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V-E Day, National Military Appreciation Month, and the praiseworthy American soldier

Published in Blog on May 08, 2024 by Jakob Fay

Today, May 8, marks 79 years since Victory in Europe (V-E) Day heralded the end of the Allied war against Germany, and May, National Military Appreciation Month, “serves as a reminder of the profound contributions made by” American soldiers past and present. We, like the revelers on May 8, 1945, ought to be out in the streets, gratefully vaunting the heroism of the U.S. armed forces. Instead, we find ourselves embroiled in a debate about whether our troops are even worth celebrating.

Anti-Americanism runs rampant in our culture, promulgated by supposedly “enlightened,” anti-white, and anti-colonial revisionists, conspiracy theorists, hippies, and demagogues. In short summary, the idea holds that America is, at heart, a land-grabbing oppressor nation that maintains its place at the top of the global food chain by bullying those who oppose her evil reign of terror. Even the “bad guys”—China, Russia, Iran—are recast as victims of the American propaganda machine, i.e., we only hate them because our government has conditioned us to do so. Naturally, this view taints the modern paradigm of thought concerning America’s role in war. Every CIA-sanctioned coup d'état, act of attritional war, and questionable battlefield tactic offsets a thousand acts of American valor—or so we are told.

War is complicated. Our record is far from spotless, and there is a fair conversation to be had about corruption within the U.S. military-industrial complex. Allied Supreme Commander, five-star General of the Army, and President Dwight D. Eisenhower himself warned against the potential pitfalls of this “conjunction of an immense military establishment and a large arms industry….”

But I am not here to debate the merits of realpolitik or whether having a standing army has, as some critics seem to think, corrupted the very soul of our nation.

Instead, I would like to point out that in our sanctimonious grumblings about imperfect warfare we have committed our own grievous crime—ingratitude against the boys and men who served, sacrificed, bled, and died for the preservation of our liberty; so that, ironically, we might have the freedom to critique and lambaste their service.

This year, I have witnessed a tireless effort to smear the U.S. armed forces as the great purveyor of evil on the world stage, an attack conducted comfortably from the very soil they fought to protect, and I am sick of it.

For every tale you recount of problematic or thorny military ethics, I could tell you a thousand more of heroism, valor, dignity, spirit, and untainted virtue. The American story is replete with those kinds of stories. “Never in the field of human conflict was so much owed by so many to so few,” said Winston Churchill about the Royal Air Force; certainly, the same could be said of American soldiers, too.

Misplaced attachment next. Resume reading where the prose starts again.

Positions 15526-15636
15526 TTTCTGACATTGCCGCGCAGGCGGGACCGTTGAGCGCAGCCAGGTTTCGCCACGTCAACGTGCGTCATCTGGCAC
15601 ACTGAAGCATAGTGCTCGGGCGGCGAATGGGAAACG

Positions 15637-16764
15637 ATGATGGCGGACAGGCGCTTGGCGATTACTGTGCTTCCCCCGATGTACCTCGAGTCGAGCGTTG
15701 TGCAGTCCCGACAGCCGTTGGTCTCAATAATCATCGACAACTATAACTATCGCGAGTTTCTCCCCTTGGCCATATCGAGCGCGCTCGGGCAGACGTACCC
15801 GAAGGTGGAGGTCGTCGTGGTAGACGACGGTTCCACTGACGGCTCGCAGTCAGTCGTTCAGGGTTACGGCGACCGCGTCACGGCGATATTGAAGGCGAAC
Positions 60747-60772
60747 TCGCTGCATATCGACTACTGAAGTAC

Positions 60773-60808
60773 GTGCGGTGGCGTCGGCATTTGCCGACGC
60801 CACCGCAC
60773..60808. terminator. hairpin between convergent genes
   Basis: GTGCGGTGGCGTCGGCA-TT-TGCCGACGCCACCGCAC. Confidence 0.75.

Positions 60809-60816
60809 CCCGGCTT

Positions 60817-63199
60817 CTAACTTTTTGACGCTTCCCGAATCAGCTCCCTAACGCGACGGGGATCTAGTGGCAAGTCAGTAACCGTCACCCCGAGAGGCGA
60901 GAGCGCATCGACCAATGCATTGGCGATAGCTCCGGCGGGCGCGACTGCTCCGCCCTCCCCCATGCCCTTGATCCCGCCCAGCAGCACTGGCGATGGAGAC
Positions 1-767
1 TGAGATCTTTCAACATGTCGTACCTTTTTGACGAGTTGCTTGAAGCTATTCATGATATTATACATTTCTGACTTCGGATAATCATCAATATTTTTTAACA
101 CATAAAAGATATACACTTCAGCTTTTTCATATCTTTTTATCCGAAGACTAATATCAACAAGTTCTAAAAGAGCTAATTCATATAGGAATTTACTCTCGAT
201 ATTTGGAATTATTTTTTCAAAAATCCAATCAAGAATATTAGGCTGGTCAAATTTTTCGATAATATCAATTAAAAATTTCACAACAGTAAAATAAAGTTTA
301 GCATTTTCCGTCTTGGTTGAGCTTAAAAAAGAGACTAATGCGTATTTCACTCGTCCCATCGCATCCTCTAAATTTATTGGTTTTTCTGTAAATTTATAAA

And yet, we, “civilized” moderns, genocide-adjacent peacemongers, and moralizing relativists, offer them nothing but scorn, lecturing them about how they did not risk their lives for us “appropriately.” We spit in their faces. And, because we often disagree with the government under which they served (or serve), we offhandedly dismiss all their labors as “evil.”

Herein lies an important distinction—the U.S. government may, at times, stand guilty of disturbing moral blunders, but that does not always mean that the rank-and-file men, the everyday soldiers on the frontlines, are any less deserving of our thanks. These threw themselves in harm’s way for our sake and the sake of self-government; the rest of us just complained. We labeled ourselves “keyboard warriors” and “armchair combatants”; they sustained actual fire. We’re still nursing wounds from our last social media altercation; they went, as the saying goes, to hell and back again and hardly raised a complaint.

In other words, there are actual heroes among us, absent from the company of those who complain on Reddit that our “literally evil” country is a “colonial, expansionist genocidal settler state.” The real heroes are the boys who took up arms, vanquished Nazisim, and wrote fewer autobiographies than Britney Spears. Were they perfect? Of course not. But we could use more men like them.

Who else secured government of, by, and for the people? Who else ended slavery on a bloody field of battle? Who bested Hitler, outlived the U.S.S.R., and checked the spread of the world’s most noxious ideas? Who else, still to this day, fights for the preservation of a nation that scarcely remembers to repay their sacrifice?

I know only one answer.

The American soldier.

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